CULTURE TRUMPET – 15 years since MUSE’s last truly great album – Black Holes and Revelations
MUSE are celebrating the 15th Anniversary of one of their defining albums, Black Holes and Revelations
It’s early 2005ish and this Culture Trumpeter had recently discovered ‘proper’ music. Busted had recently split up sending shock waves through anyone under the age of 18 and the Green Day album, American Idiot, was starting to wear out the CD player. Not really but I’m trying to make a point…
Let’s move to Christmas 2005, a CD sized gift sits in front of me. My Grandad says “I asked the man in ASDA ‘what are kids listening to?’ This…” I unwrap the gift and there it was, the start of a battle of love and hate but also what shaped me as a music lover and as a musician…
Also, was it really the last GREAT album by MUSE? Let’s dig!
Right, some context. I was a pre-teen in 2005. I had recently discovered rock music and was given a sonic masterpiece for the first time. The gnarly rock tones of the band resonated with my newfound love for six-string noise machines. 2005 was also the year that I picked up a guitar for the first time, more on that later.
From the first track, Take a Bow, I knew that this was not like the music that I had just started listening to. It was more than guitar/bass/drums, it was deeper. They were anthemic rock ballads that spanned the entire frequency spectrum of the speakers. This album introduced me to my new favourite band. MUSE remain in that top three slot to this day but it’s not been all Black Holes and Revelations.
Not content with merely mixing classical piano, skin blistering guitars and operatic structures, we now get shimmering synths and what can only be described as prog techno.
Falling head over heels in love with this new (to me anyway) band, I was pumped to learn that MUSE would continue to release new music, except what followed the honeymoon period was The Resistance. Another attempt to bottle the political styles and newfound style of synth-rock of Black Holes. This album was a huge departure from their roots and unfortunately started to shape the sound of the band moving forward.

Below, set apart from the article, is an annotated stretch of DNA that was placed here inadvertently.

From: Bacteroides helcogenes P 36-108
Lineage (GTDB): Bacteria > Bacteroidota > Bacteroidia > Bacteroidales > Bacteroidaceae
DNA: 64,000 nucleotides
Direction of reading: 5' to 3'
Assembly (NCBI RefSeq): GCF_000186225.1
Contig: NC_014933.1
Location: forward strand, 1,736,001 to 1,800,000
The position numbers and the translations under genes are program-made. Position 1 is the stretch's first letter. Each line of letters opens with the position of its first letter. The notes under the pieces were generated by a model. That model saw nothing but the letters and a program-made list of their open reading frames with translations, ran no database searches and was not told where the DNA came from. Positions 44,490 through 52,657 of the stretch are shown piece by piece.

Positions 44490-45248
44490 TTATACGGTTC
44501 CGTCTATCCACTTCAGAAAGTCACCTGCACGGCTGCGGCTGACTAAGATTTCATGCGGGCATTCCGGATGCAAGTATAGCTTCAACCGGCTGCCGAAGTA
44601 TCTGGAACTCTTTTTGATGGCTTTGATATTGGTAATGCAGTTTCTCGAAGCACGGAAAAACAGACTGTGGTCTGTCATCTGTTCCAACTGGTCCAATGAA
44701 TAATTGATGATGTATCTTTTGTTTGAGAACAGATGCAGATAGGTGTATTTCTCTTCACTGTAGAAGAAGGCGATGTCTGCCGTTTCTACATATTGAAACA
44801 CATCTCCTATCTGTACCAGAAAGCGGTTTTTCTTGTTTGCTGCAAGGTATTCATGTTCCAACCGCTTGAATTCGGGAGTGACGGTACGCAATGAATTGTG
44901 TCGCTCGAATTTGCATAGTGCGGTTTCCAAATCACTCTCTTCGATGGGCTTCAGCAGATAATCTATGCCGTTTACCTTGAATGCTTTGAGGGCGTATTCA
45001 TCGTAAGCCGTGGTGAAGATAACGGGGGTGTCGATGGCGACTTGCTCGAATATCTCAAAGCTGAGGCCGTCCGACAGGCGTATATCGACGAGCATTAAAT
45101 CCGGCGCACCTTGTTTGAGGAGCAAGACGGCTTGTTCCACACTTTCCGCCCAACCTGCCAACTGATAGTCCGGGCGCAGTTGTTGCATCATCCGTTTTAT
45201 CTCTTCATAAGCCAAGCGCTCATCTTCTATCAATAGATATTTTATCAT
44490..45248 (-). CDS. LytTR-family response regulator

It would have been around this time where I was really starting to take inspiration from others as a guitarist. I had been having lessons for a number of years and was looking up to those who I listened to. Top of that list, Mr Matt Bellamy. I lusted over his custom Manson guitars and envied any of those who shelled out ~£4000 for one of the Exeter made axes. Alas, younger me was never going to afford that!
Then comes The 2nd Law which also gave me the first chance to see them live. The album was OK, given what had come before but not a patch on BHAR. Once again, a rather electronic record and less of what made them an appeal back in 2005. By this point, I was trying to sound like the band whilst learning their songs.Trying to chase his tone. Again, this was an impossible task for a student.
Let’s now move to 2015, Drones is finally here.
Matt had stated that LP7 “Should be something that really does strip away the additional things that we’ve experimented with on the last two albums… I kind of feel like it will be nice to reconnect and remind ourselves of just the basics of who we are.” So that’s riffs, distortion and riffs, isn’t it? Yes, but with the added concept of killer machines and World War III. This is arguably their best record since Black Holes and Revelations but it still missed something. I can’t tell you what that is but after two disappointing records Drones was a relief. Back to the bands’ roots and finally some KILLER riffs to be learnt. This is where I would like to introduce to you a dear friend of mine, Marty.
Marty is my Manson MA2 Evo. It’s not an MB Custom as they are still £4k+ in 2015 and hardly ever built, but to me, it’s as good as. It’s MY Manson and boy does it like playing MUSE. It’s around now where I start to leave my grudge with The Resistance and The 2nd Law be. Their live shows continued to have a great mix of their pre BHAR days and the crowd-pleaser records for the casual fan of the following records but if I was introducing someone to MUSE for the first time, I’d go back to the beginning. Drop them a copy of Showbiz so they can feel the excitement of things to come and then realise that there was a ~6 year gap of annoyance and disappointment for fans. The point of this post was a bit of a cathartic exercise for me to relive the enjoyment of getting into my favourite band. It was not a smooth journey, nothing ever is but no matter what they release next, I will always have that Christmas of 2005.
MUSE have continued to evolve their sound and live shows to appeal to a global audience. From their humble beginnings in Teignmouth, Devon, they have become a household name for music fans worldwide. LP9 is confirmed to be on the way and was “sounding fat”, according to Dom Howard.
Will MUSE release another masterpiece that is on par with Black Holes and Revelations? Time will tell. I can certainly tell you that Simulation Theory was nowhere near close. I don’t want to talk about that… ever. Thanks for reading!